THE Scottish Government is being urged to “act now” by campaigners, as child poverty remains “stubbornly” high across Scotland.

More than one in five children in Scotland live in poverty despite increases to Universal Credit, End Child Poverty Coalition has found.

Research by Loughborough University in partnership with End Child Poverty Coalition covering 2020/21 shows Glasgow City (29.4%) and North Ayrshire (24.7%) are at the highest levels.

Despite praising ministers for Scottish child payment to £25 by the end of the year, the coalition urged bridging payments to be doubled.

The coalition believes the crisis may be due to the cost of living crisis, and is urging Westminster to keep benefits in line with inflation permanently, as the temporary credit uplift during Covid saw child poverty figures drop significantly.

Despite Scotland having lower levels of child poverty than England and Wales, the Child Poverty (Scotland) Act requires the Scottish Government to ensure less than 18% of children are living in poverty by 2023/24.

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Ed Pybus of the Child Poverty Action Group in Scotland, which forms part of the coalition, said: “The figures show just how big a difference investment in social security can make, and how important the Scottish Government’s new Scottish child payment is and will continue to be if Scotland is to end the scandal of children living in poverty.

“Progress is being made, but, as low-income families struggling to cope with spiralling prices know all too well, there is no room for complacency, and we need every level of government to do its best to meet Scotland’s child poverty targets.”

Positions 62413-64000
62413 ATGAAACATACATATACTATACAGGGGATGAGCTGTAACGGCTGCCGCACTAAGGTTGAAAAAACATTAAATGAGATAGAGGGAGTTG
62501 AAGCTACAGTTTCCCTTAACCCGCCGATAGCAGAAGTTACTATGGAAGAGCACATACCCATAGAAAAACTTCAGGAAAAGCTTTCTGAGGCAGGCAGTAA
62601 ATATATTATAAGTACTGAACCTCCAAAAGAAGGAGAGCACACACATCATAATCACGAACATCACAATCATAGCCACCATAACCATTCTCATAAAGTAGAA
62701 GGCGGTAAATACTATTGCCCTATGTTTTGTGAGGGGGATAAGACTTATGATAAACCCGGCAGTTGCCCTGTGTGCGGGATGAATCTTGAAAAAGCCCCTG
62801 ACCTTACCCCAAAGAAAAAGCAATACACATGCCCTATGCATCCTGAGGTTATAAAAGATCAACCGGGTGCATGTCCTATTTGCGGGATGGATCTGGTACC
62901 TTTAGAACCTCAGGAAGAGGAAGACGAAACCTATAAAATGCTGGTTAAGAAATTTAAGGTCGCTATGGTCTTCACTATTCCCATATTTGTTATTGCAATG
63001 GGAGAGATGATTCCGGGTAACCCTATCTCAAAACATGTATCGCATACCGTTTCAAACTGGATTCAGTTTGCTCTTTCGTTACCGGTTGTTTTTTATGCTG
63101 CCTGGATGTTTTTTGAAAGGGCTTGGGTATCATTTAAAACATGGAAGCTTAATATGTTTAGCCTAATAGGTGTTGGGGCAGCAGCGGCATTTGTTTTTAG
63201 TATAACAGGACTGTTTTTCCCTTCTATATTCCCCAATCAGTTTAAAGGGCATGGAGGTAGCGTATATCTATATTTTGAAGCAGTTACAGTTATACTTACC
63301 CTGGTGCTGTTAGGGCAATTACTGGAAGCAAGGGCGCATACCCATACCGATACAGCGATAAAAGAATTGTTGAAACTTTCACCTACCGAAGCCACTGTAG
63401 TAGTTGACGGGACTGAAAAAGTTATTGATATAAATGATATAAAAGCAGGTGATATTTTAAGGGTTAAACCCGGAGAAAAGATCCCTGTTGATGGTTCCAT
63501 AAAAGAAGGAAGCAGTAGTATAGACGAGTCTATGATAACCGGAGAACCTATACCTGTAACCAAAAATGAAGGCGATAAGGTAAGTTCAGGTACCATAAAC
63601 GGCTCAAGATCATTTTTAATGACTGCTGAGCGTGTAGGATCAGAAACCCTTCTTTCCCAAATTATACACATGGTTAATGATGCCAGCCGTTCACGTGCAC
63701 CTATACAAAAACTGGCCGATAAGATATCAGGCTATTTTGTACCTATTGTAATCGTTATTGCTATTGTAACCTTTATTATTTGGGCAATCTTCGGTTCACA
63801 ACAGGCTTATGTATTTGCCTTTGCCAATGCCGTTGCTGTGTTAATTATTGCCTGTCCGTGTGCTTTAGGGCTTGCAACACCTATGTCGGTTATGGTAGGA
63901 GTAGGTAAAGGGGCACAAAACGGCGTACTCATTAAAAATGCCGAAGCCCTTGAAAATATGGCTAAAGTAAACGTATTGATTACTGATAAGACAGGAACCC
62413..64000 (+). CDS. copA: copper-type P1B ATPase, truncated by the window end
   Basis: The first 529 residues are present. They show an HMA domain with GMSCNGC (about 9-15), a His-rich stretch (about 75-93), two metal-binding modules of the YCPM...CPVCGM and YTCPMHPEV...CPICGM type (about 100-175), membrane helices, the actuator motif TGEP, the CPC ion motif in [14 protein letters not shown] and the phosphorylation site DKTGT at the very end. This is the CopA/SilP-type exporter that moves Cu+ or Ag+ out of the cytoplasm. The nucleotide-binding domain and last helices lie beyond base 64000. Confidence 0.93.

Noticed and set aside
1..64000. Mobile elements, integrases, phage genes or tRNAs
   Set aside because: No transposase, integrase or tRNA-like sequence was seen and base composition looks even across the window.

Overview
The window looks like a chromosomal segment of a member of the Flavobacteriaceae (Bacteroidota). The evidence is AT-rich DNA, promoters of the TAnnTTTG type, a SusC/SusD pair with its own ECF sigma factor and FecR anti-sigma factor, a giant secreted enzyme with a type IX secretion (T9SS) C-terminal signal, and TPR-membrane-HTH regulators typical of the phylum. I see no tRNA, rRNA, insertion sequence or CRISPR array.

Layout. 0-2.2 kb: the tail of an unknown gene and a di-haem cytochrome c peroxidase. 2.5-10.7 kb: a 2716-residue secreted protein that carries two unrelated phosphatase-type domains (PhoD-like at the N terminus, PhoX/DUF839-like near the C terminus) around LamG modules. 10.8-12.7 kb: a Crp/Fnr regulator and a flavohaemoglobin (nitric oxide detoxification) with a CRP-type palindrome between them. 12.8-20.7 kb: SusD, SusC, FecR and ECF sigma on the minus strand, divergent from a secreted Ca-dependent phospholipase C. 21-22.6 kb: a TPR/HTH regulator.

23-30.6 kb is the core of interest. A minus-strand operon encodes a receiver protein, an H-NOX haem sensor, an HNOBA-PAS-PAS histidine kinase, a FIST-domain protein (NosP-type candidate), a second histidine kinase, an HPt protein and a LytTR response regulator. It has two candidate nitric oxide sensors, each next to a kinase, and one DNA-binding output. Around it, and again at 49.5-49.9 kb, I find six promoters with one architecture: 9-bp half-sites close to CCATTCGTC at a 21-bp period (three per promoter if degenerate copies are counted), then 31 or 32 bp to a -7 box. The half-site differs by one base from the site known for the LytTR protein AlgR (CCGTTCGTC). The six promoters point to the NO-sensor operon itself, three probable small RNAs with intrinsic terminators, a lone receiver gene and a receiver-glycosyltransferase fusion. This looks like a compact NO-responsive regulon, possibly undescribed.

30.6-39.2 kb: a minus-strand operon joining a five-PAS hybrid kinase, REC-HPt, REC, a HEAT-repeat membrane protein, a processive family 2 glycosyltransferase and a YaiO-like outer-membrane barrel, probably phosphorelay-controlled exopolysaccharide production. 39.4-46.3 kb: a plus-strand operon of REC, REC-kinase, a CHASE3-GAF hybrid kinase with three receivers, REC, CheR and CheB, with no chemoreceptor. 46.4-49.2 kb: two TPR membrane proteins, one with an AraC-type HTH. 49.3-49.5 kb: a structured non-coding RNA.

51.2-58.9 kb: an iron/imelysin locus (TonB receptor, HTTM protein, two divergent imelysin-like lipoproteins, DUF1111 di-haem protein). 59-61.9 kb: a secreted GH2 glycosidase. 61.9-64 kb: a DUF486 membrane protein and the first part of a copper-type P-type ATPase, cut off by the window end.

To reach the 2030 target of less than 10%, experts warn the Scottish Government would need “significant” commitment.

And the End Child Poverty Coalition believes that local government intervention may help achieve this goal.

Pybus said: “Here in Scotland, we urge newly elected councillors to use every tool at their disposal to boost family incomes and reduce the costs families face.

“That means using local powers to deliver more cash support to families, support decent jobs – especially women and those affected by disability – and improve access to high quality, free and accessible childcare.

“Finally, the Scottish Government should act now to double bridging payments in advance of the full roll out of the Scottish child payment to ensure school aged children get the same support as the under sixes who are already benefitting.”